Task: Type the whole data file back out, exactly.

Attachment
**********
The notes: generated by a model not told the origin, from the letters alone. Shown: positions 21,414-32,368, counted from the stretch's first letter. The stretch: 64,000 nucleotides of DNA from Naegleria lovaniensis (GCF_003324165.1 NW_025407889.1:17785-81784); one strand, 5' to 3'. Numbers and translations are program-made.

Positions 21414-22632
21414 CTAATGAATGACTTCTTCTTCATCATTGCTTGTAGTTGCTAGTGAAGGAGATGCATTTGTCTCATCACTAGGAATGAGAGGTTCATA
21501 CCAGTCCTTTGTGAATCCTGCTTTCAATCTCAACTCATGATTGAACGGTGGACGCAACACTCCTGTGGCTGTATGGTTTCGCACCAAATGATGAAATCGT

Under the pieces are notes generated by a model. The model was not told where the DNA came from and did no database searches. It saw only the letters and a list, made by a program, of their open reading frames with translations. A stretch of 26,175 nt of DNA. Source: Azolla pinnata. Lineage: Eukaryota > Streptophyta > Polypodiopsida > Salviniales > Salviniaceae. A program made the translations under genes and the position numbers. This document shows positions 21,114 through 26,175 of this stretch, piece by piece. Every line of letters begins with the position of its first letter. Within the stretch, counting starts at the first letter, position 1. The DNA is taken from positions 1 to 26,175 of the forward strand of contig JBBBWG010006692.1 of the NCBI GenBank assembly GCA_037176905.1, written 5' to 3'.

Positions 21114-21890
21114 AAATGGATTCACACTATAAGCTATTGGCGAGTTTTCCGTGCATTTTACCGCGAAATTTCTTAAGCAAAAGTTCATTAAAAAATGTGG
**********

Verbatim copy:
The notes: generated by a model not told the origin, from the letters alone. Shown: positions 21,414-32,368, counted from the stretch's first letter. The stretch: 64,000 nucleotides of DNA from Naegleria lovaniensis (GCF_003324165.1 NW_025407889.1:17785-81784); one strand, 5' to 3'. Numbers and translations are program-made.

Positions 21414-22632
21414 CTAATGAATGACTTCTTCTTCATCATTGCTTGTAGTTGCTAGTGAAGGAGATGCATTTGTCTCATCACTAGGAATGAGAGGTTCATA
21501 CCAGTCCTTTGTGAATCCTGCTTTCAATCTCAACTCATGATTGAACGGTGGACGCAACACTCCTGTGGCTGTATGGTTTCGCACCAAATGATGAAATCGT

Under the pieces are notes generated by a model. The model was not told where the DNA came from and did no database searches. It saw only the letters and a list, made by a program, of their open reading frames with translations. A stretch of 26,175 nt of DNA. Source: Azolla pinnata. Lineage: Eukaryota > Streptophyta > Polypodiopsida > Salviniales > Salviniaceae. A program made the translations under genes and the position numbers. This document shows positions 21,114 through 26,175 of this stretch, piece by piece. Every line of letters begins with the position of its first letter. Within the stretch, counting starts at the first letter, position 1. The DNA is taken from positions 1 to 26,175 of the forward strand of contig JBBBWG010006692.1 of the NCBI GenBank assembly GCA_037176905.1, written 5' to 3'.

Positions 21114-21890
21114 AAATGGATTCACACTATAAGCTATTGGCGAGTTTTCCGTGCATTTTACCGCGAAATTTCTTAAGCAAAAGTTCATTAAAAAATGTGG